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Clement's Corner: A Twist Of Fate

Tom had been searching and searching, then, late at night, in a truck stop, he sees an old guy wearing a battered felt hat…

Owen Clement tells a tale that leaves you guessing all the way through to the last paragraph.

The monotonous drone of the car’s engine, the metronomic slapping back and forth of the wipers at full speed plus the poor visibility from the continuous sheet of water running down the windscreen exacerbated Tom’s exhaustion. His eyes momentarily drooped and closed.

Waking with a jolt from his micro-sleep he wound down the window to allow the driving rain to briefly wash away some of his weariness. Winding the window up he realized that he would soon have to find an all-night Drive-in service station.

By good fortune the blurred lights of a service station complex appeared through the windscreen.

He turned off the freeway and drove past half a dozen semi-trailers pulled over side by side in the parking bay of the popular truck-stop. It being late in the evening their drivers were tucked up in the cabs enjoying a well-earned kip.

On entering the diner he saw a lone figure huddled in a corner of a booth, holidng a drink. A battered felt hat was pulled down so that it hid the man’s face.

He stopped at the counter and ordered a mug of black coffee and a couple of donuts before heading for the washroom.

Examining his image in the mirror after washing away some of his tiredness he reflected on his, so far, unfinished quest.

Returning to the cafeteria, not wanting to appear rude, he took the adjoining booth to the solitary figure.

“Evening!” Tom called out, more for politeness than inviting company; his mind still occupied with his unsuccessful assignment.

The stranger’s head slowly rose revealing a sinister looking man of an indeterminate age. No returned greeting came. His hard steely eyes, grim thin-lipped mouth and ugly scar running down one side of his jaw indicated a person who had experienced a hard, perhaps dangerous, life.

Tom, rather than being alarmed at the mean looking character was delighted. His quest could now be over. It was funny, he thought, but every time he tried to find something that he had been seeking or had lost, it invariably turned up where it was least expected. This could be one of those occasions.

“Mind if I join you?” Tom asked and without waiting for a response slid into the bench across from the stranger.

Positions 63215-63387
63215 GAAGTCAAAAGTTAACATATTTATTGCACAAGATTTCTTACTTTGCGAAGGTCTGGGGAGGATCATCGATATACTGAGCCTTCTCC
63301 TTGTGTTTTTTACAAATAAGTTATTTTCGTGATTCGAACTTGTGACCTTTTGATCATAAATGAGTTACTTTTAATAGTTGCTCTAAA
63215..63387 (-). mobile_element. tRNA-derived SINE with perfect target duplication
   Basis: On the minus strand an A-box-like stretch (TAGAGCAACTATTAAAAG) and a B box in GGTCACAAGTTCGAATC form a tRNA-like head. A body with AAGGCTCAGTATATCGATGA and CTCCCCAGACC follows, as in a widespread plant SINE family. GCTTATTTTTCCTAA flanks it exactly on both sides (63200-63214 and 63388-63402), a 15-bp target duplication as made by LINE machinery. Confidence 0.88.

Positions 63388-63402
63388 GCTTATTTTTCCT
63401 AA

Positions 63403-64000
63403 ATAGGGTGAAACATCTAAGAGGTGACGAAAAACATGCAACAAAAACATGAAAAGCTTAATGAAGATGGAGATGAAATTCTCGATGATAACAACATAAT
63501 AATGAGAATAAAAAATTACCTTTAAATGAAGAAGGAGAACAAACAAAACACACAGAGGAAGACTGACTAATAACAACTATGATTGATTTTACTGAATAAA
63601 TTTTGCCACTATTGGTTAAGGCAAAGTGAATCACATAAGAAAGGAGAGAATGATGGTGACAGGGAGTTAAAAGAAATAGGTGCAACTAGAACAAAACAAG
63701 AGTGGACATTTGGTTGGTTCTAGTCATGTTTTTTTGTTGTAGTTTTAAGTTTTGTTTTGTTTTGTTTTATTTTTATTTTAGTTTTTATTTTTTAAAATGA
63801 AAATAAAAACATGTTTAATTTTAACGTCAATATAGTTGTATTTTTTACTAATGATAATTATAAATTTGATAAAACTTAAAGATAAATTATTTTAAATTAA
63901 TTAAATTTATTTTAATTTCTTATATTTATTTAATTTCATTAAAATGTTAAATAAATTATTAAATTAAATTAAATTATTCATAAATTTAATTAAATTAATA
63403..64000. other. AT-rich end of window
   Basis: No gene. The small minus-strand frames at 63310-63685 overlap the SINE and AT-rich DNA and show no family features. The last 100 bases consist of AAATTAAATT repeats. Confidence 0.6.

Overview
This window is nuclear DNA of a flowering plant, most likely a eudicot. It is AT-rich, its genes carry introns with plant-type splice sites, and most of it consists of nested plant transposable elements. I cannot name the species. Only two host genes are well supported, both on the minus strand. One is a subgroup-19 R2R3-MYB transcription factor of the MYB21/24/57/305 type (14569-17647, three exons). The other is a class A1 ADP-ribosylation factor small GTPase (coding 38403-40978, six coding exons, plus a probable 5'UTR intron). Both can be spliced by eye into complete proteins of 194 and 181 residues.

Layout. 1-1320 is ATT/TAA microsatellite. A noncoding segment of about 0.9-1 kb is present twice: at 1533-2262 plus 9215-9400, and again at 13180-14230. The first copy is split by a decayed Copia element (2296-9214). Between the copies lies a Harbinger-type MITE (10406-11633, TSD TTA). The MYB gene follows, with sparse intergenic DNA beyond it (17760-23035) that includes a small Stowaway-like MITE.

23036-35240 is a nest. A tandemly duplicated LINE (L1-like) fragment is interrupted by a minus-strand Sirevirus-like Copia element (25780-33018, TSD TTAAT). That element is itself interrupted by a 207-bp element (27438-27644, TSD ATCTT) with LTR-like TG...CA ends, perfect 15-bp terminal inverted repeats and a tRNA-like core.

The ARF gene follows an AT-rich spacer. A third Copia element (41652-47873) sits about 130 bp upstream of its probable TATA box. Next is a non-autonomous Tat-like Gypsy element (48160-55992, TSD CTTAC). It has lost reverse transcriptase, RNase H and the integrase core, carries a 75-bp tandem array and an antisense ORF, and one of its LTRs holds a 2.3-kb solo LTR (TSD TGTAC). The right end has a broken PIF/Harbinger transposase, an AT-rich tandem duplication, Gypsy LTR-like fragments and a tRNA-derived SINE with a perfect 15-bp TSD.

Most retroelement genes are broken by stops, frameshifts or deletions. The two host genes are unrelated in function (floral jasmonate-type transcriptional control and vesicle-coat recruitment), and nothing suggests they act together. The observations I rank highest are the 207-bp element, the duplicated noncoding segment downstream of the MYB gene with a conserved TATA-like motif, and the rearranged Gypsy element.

The man’s eyes narrowed with increased suspicion.

“The name’s Tom Lang. You my friend are just the man I’ve been searching for.”

Tom held out his hand.

The stranger, dumbstruck, studied the fat young man in rumpled clothes who had approached him, wondering with some alarm what was about to follow.

“No, seriously,” Tom continued his voice rising, “How would you like to earn two to three hundred dollars a day?”

The man looked towards the counter where the proprietor was preparing to bring over Tom’s order.

Turning back to Tom, in a soft guttural voice delivered from the side of his mouth, he said “Piss off”.

The proprietor put Tom’s order down in front of him then turned to the other man. “This guy bothering you, Pop?”

“He says he wants me to do somethin’ for two hundred bucks a day,”

“Look Buddy”, the proprietor said, “this old man’s been in enough trouble already.”

”Huh! Sorry, I should explain.”

The proprietor signalled for the older man to get up and looking at Tom broke in, “Look pal, you got the wrong bloke okay!”

Tom, having found his man after days of searching was not about to quit now.

The proprietor seeing that Tom had not been convinced carried on, “Pop here is waiting for his bus, which should be here shortly, and then he’s heading off home”.

“But you don’t understand I’m prepared to pay good money for very little effort. He wouldn’t have to worry about a thing.”

“Listen,” the younger man said angrily, “he’s not interested, okay!”

“Why don’t you let him speak for himself?” Tom’s ire was up. He had finally found the man he had been hunting for. In his business one had to have grit, and grit he had.

Both men glared at Tom.

“Look,” Tom said calmly, “I’m not a crook. I’m offering this man well-paid employment. From the look of him he could do with some ready cash. What’s the problem?”

The proprietor sighed. Leaning towards Tom he said quietly, “My name’s Col Murphy. He’s my Dad, Norm. He’s out on parole and could not accept your offer even if he wanted to.’’ He sighed and after a brief pause continued, “I’d appreciate you keeping this to yourself, okay!”

“Is that all”, Tom said, grinning as he picked up his mug and drank the now lukewarm coffee. “Leave it me. You’d be surprised at the people we have on our books.’’

Col became exasperated, “You just don’t understand do you? My dad came out today after being inside for twenty five years for murder.’’

Tom, who noticed old Norm’s hands begin to tremble, smiled disarmingly.

“What I am offering is quite legit,” he said. “You see I’m an agent.”

“An agent?’’ Col sounded apprehensive. He exchanged nervous glances with his father.

“Yeah, A theatrical agent. He’d be perfect as one of the character’s in a film we are making.”


© Clement 2006


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